Brexit rule change threatens British meat exports to EU

 

Post-Brexit rule modifications on animal well being checks may devastate the UK meat sector, farming and processing trade leaders have warned.

From 13 December, Defra will impose guidelines requiring common vet visits to farms to certify they’re export compliant.

Meat trade bosses say the the additional crimson tape isn’t demanded by the EU, which merely requires a declaration by the farm that it meets animal well being requirements.

See additionally: Daera figures present NI dairy farms reducing emissions

The transfer may see British meat exports turn into non-compliant in a single day, in accordance with a coalition of 14 farm and meat sector our bodies in an indignant letter to Defra.

One of the signatories, the British Meat Processors Association (BMPA), branded the foundations as “one more shot within the foot for the British financial system”.

With 72% of meat exports going to the EU, the crimson tape would have massive unintended penalties for farmers, processors and customers alike, a BMPA spokesman warned.

“If Defra plough forward with it, many farmers shall be devastated and meals costs will rise,” the BMPA stated.

“Meeting the necessities would take over a 12 months to implement, however we’ve got lower than seven weeks to make the modifications.”

Labour disaster

The forthright letter additionally highlighted that the quick timescale got here amid a labour disaster which has hit the veterinary sector.

It said: “Not solely is that this [legislation] not required by the EU, however given the present scarcity of vets and the sheer variety of farms that will should be visited afresh, we estimate it could take many months to implement.”

The letter stated the problem was completely avoidable and would depart UK meat exports non-compliant from 1000’s of farms that weren’t accredited with Red Tractor, Quality Meat Scotland or Farm Assured Welsh Livestock schemes.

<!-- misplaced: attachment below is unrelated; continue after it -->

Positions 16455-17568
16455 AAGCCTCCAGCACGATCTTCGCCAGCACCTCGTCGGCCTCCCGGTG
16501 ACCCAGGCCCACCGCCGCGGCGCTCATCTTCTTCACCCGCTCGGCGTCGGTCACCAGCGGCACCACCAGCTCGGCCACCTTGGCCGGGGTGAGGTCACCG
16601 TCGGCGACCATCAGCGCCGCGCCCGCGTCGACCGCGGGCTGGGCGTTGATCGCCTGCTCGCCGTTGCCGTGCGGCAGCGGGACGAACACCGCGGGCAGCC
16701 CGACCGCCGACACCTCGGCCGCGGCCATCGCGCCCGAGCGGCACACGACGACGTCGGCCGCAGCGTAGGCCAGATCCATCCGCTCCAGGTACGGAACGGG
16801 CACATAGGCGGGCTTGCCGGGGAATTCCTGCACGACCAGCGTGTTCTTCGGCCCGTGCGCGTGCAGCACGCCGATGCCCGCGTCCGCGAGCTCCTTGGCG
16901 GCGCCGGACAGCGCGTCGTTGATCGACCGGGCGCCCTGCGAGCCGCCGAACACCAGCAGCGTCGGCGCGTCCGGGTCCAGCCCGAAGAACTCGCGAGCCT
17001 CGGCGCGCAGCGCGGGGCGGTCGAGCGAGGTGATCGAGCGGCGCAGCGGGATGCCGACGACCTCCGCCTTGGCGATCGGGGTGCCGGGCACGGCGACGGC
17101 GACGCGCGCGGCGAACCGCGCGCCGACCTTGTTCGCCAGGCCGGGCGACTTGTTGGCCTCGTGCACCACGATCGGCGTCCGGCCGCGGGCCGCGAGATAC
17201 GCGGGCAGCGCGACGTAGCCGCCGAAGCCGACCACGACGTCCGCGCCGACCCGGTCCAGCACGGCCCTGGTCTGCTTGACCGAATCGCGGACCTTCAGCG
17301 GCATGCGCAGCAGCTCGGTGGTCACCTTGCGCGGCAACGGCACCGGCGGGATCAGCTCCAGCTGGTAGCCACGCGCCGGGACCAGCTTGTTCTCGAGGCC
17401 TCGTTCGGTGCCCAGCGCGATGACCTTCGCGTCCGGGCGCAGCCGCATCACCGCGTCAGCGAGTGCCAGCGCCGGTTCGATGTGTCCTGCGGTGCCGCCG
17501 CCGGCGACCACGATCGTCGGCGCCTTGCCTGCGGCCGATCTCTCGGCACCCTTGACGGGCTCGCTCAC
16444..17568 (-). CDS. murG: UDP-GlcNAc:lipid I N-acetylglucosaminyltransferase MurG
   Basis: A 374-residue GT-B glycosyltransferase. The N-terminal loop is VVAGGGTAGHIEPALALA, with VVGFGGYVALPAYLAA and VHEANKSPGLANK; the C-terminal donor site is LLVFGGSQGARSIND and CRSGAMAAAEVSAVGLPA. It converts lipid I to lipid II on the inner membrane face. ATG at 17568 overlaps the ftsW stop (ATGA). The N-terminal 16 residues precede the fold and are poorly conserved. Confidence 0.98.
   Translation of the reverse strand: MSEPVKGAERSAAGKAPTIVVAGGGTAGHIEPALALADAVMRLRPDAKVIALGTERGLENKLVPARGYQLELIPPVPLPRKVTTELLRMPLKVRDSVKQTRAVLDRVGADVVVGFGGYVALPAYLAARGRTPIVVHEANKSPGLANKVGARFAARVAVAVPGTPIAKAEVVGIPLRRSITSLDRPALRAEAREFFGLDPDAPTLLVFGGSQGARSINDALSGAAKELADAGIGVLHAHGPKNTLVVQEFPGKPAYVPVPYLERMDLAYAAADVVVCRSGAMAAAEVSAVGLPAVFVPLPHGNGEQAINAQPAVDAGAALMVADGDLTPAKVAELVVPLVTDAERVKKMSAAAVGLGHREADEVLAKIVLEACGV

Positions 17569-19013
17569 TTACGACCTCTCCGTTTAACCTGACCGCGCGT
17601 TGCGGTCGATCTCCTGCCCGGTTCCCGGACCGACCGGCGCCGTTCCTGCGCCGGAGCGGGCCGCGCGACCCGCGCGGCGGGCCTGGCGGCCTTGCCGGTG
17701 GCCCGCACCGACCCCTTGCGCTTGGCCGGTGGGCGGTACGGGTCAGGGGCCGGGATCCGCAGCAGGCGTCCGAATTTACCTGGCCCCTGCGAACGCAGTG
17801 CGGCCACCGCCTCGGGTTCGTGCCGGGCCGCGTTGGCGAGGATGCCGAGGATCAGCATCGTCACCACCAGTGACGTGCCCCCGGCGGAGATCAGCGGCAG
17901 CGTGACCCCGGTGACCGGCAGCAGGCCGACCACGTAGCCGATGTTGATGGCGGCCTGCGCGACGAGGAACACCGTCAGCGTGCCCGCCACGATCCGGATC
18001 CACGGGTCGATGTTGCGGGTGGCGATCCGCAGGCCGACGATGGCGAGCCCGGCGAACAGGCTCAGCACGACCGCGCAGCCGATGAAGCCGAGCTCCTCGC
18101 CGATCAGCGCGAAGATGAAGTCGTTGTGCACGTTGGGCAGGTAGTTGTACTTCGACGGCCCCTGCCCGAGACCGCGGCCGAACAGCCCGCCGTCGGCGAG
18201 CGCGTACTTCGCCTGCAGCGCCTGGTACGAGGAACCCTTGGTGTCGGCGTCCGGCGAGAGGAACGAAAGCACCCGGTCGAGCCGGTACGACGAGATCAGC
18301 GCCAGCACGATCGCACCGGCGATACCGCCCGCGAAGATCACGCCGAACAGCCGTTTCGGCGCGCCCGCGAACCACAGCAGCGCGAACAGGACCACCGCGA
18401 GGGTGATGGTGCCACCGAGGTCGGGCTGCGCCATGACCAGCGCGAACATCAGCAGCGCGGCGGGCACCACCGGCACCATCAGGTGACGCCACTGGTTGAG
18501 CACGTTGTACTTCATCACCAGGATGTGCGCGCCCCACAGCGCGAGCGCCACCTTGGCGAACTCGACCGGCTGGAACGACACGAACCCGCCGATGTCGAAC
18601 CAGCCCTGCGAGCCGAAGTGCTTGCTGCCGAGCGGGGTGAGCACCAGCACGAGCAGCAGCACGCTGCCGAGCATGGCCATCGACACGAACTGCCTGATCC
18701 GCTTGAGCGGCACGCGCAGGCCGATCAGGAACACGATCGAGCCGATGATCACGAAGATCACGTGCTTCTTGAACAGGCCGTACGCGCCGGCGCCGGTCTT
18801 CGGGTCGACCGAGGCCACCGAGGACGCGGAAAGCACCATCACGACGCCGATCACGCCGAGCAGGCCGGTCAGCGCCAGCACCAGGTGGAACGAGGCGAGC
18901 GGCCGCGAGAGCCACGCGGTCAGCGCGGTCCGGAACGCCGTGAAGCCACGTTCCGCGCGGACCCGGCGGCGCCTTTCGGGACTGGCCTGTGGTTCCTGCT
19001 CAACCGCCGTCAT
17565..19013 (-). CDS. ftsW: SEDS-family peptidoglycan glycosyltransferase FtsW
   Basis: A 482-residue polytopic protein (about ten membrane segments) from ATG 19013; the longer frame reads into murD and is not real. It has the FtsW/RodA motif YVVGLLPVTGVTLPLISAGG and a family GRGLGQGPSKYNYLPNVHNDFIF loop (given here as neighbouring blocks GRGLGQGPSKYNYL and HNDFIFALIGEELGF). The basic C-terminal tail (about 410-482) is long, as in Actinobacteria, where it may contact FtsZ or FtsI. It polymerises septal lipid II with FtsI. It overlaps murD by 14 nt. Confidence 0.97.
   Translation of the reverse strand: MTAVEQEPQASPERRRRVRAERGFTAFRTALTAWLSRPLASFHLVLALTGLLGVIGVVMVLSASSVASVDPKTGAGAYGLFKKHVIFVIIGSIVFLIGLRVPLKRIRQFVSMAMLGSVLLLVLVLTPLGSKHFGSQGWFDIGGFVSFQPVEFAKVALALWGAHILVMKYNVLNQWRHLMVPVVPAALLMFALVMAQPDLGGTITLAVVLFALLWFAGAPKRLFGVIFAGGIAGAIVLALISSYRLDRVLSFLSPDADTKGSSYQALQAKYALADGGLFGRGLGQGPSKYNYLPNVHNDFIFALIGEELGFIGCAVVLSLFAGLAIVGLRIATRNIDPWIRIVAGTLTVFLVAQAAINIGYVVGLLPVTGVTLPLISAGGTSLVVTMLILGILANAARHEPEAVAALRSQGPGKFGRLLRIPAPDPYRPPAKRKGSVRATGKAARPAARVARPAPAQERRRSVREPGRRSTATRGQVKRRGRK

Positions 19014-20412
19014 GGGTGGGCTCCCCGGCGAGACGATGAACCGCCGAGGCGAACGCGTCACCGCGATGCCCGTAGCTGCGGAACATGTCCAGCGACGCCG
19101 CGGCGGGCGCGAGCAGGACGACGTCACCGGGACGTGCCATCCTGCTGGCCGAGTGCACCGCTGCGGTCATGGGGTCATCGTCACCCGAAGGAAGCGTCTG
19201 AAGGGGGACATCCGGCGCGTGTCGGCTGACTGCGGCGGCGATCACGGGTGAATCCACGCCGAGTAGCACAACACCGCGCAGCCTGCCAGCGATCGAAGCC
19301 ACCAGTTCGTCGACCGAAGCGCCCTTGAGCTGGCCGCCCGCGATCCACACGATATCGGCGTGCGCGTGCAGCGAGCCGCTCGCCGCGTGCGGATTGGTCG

Farms that aren’t assured must show common vet visits had taken place to acquire an export well being certificates (EHC).

Ultimately, the self-imposed guidelines would add prices for farms, public sale markets and meat processors, fuelling meals worth inflation, the letter stated.

“The UK meat trade is now confronted with an on the spot lack of a good portion of its EU export market in a single day for no different motive than Defra’s determination so as to add an additional layer of paperwork, however with no time to implement it.

“Far from lowering crimson tape as this authorities goals to do, this plan will add much more and price British producers expensive,” it claimed.

NPA response

National Pig Association chief coverage adviser Rebecca Veale stated that, whereas most pork was from assured farms, the lack of veterinary time would have a knock-on impact on pig farms.

Responding to the letter, a Defra spokesman stated: “We are conscious of the considerations raised by trade in regards to the strategy of offering proof of standard vet visits.

“We are partaking with companies and the Royal College of Veterinary Surgeons to attempt to ease the burden on exporters in assembly the EU necessities.”

Letter signatories embody:

  • Association of Independent Meat Suppliers
  • British Cattle Veterinary Association
  • British Poultry Association
  • British Pig Association
  • British Meat Processing Association
  • International Meat Trade Association
  • Livestock Auctioneers’ Association
  • NFU
  • NFU Cymru
  • NFU Scotland
  • National Pig Association
  • National Sheep Association
  • Scottish Association of Meat Wholesalers
  • Sheep Veterinary Society

The letter is obtainable to learn in full on the BMPA web site.